Take a spin on family-friendly bicycle routes and be awed at every turn by majestic indigenous plants and wildlife.
A nuclear power plant is the last place you’d expect to find families of eland, springbok and zebra, and a thriving bird life, but Koeberg Nature Reserve is just such a place.
Located just off the R27, the Koeberg Nature Reserve in Melkbosstrand provides information on the Koeberg Power Station as well as printed guides for two walking trails in the reserve. Visitors are treated to a range of fauna and flora with two major types of veld present in the reserve: West Coast Strandveld and Duineveld.
Animals to look out for are Grysbok, Steenbok, Bontebok and Springbok. Caracal, the African Wild Cat, Grey Mongoose and Genet can also be spotted. For twitchers, 153 species of birds have been recorded at Koeberg, including Ostrich and the African Fish Eagle.
A great way to see the reserve is on a bicycle and there are several routes to follow. The area is pretty flat, with less than 50 metres of climbing, so it’s great for beginners and families as well as more seasoned cyclists.
If biking isn’t your thing, then you can walk one of the two hiking trails. The Dikkop Trail is a 13-kilometre loop of which two kilometres are on the beach and the Grysbok Trail is much less strenuous and at just under six kilometres, shouldn’t take longer than two hours.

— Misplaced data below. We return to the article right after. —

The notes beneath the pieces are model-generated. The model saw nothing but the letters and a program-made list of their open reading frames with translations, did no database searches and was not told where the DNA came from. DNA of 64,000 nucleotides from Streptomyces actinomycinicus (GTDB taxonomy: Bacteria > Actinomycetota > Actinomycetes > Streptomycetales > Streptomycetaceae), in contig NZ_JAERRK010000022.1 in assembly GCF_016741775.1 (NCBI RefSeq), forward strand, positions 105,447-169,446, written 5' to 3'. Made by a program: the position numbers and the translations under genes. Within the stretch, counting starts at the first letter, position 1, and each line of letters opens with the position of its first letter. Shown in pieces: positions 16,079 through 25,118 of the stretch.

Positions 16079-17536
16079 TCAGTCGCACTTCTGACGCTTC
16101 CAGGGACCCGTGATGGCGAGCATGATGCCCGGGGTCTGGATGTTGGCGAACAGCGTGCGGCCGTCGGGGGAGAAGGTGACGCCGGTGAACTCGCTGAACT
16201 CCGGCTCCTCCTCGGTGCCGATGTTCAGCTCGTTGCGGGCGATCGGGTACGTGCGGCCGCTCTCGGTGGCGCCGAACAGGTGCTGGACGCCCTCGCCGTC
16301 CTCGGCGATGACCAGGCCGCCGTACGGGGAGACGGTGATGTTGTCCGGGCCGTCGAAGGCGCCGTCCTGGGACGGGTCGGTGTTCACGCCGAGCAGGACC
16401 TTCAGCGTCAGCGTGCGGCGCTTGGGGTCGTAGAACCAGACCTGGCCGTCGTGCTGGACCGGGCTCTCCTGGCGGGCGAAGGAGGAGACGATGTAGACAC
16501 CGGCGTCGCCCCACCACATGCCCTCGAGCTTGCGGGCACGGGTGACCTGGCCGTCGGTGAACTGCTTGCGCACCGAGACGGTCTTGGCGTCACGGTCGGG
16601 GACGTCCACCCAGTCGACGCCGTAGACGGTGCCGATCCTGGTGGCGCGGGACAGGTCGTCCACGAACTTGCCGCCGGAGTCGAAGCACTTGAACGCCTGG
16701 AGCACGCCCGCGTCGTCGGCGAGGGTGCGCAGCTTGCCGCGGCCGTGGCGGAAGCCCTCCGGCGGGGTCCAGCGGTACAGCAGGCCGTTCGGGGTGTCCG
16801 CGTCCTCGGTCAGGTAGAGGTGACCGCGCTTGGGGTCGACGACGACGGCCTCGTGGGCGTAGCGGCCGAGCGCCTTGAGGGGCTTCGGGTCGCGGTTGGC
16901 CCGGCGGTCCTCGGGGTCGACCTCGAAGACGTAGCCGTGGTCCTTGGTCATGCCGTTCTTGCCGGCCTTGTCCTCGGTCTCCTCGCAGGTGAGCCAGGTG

But whichever way you choose, pack a picnic lunch and stop at the bird hide where you’re likely to spot great white Pelican, greater Flamingo, African fish eagle as well as various Gulls, Herons and Egrets.
About the Koeberg Nuclear Station and the West Coast Biodiversity Corridor:
The Koeberg Nuclear Station has a pre-determined footprint and will always stay within this footprint – therefore, whilst Cape Town’s need for energy may increase, Koeberg cannot increase the space allocated to them for the production of energy. This fact, combined with the global importance of biodiversity and the resulting socio and economic development of the West Coast through green tourism, ensures that the West Coast Biodiversity Corridor with attractions like Grotto Bay, Jakkalsfontein and Rondeberg Private Nature Reserves, will never be part of any other nuclear projects. The Cape West Coast Biosphere Reserve is unique as it is the home of the only Biodiversity Corridor in the world with a Nuclear Station! In fact the excellent work done by Koeberg makes a huge contribution to the success of the Cape Biodiversity Corridor – offering day visitors the opportunity of walking- and mountain bike trails in a prestine green environment.
Distance from Cape Town: 30km
Where: Off the R27, Melkbosstrand, Blaauwberg
Coordinates: 33° 37’ 47” S 18° 25’ 18” E
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